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The Corroboree

Mapacho

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About Mapacho

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    Shaman's Apprentice

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    WA southwest

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  1. Mapacho

    Ebooks and MP3

    Any medical stuff I'm interested!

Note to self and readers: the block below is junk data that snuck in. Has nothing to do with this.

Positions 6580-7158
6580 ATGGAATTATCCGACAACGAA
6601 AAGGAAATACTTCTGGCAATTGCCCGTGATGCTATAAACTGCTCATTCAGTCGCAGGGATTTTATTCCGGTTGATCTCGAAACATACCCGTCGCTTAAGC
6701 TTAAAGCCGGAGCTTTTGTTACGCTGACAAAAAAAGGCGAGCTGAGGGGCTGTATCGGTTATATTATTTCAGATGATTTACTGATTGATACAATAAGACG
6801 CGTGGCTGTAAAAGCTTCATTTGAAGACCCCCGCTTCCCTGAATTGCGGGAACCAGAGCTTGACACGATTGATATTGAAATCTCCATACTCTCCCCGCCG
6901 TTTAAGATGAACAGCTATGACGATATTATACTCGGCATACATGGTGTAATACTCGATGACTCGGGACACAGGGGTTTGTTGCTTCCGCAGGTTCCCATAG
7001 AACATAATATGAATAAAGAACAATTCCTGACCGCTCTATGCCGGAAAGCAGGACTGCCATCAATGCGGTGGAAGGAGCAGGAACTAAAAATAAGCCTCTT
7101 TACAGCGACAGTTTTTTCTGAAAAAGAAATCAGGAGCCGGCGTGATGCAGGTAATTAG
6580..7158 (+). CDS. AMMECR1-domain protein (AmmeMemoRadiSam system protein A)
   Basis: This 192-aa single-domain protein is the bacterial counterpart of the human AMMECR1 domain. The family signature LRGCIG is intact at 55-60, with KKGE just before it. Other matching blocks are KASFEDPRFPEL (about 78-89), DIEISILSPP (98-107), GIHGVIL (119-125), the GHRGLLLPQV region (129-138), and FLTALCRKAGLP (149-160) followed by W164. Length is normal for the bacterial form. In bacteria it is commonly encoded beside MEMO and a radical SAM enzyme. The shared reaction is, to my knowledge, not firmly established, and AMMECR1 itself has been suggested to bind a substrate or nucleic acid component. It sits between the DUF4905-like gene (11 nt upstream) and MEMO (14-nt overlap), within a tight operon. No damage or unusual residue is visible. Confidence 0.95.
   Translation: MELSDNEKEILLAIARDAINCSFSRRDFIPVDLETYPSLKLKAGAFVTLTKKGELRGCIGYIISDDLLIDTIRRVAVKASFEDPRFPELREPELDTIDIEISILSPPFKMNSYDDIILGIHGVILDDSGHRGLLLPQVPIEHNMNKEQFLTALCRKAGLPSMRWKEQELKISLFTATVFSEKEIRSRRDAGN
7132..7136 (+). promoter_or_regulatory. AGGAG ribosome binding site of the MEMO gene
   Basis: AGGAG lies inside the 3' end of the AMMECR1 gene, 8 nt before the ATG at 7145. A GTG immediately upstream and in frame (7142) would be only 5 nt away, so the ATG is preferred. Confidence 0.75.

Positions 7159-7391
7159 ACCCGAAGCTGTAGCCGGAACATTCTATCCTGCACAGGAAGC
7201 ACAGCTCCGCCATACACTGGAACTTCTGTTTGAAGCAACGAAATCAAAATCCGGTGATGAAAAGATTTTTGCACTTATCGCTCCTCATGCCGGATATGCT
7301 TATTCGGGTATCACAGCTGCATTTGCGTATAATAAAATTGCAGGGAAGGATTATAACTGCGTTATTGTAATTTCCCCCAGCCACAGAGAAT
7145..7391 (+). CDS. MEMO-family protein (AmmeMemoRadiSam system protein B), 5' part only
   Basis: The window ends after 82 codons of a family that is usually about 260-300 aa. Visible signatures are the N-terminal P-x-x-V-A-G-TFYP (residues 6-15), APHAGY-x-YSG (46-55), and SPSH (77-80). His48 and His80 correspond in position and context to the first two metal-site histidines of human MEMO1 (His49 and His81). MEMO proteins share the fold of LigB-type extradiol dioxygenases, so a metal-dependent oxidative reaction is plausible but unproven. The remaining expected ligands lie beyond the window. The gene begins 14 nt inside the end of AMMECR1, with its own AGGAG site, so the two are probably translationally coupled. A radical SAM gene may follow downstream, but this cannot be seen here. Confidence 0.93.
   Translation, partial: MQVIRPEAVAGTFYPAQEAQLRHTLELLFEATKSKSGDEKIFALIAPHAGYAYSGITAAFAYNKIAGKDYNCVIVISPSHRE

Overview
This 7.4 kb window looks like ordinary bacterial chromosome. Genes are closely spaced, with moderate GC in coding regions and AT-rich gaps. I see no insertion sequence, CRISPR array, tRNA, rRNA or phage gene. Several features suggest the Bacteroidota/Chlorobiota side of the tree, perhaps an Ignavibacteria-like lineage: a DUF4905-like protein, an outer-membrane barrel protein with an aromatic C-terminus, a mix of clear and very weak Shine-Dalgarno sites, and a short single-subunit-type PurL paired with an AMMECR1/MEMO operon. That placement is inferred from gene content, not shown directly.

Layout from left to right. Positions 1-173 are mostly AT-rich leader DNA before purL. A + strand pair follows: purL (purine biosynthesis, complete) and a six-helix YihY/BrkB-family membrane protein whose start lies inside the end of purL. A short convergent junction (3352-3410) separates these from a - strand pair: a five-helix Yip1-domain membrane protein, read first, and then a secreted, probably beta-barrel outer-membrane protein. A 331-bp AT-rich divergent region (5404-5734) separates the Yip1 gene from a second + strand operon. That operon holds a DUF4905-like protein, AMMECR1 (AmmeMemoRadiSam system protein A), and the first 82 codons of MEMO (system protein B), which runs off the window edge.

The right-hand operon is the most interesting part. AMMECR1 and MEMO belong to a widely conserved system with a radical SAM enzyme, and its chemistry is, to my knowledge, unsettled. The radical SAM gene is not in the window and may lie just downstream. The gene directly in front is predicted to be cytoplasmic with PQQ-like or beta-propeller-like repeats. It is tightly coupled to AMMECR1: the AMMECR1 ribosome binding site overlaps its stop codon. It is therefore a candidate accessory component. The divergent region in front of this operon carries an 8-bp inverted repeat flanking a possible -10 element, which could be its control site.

2. No worries. I appreciate seeing people working with it from an open-minded approach, because it shows intrinsic goodness, humility and awareness. It is not easy to uncover the truth of what produces harm and harmlessness. Really, while there is a sense of self and other, how can there be harmlessness? Duality begets good and bad, and there's no getting around it. So I think that this discrimination is worth being conscious of to be sure, and that it is essential to practice its minimisation where clearly possible, but I spend very little time on it as an ideology. This is because I know when I cannot see clearly, I am liable to make mistaken conclusions and fall into the endless rumination game. To take non-discrimination in the context of food to its logical conclusions, we can either eat nothing and die, or embrace nihilism and kill whatever we see and eat it, human, animal, plant, anything. This shows me its unsatisfactoriness as a primary rational ethical framework. We either harm indiscriminately, or attempt to harm only ourselves, where it is unlikely that others wouldn't be harmed anyway. Personally I find the dharma to describe ethics in the most satisfactory way. The evolution of compassion and wisdom are what reduce harm and suffering for oneself and others. The path is one of continual purification where the end point is not something that can be seen from the current clarity, but where the progress is constantly in sight and provides invigoration to continue. A lot of relief comes from knowing that action is only necessary when we have the capacity to understand the answer, then it will come, but we can't jump ahead and have to work with what is clearly wholesome now. This generates humility, responsibility, gratitude, and a sense of goodness that reduces harm alot more than anything else I've come into contact with.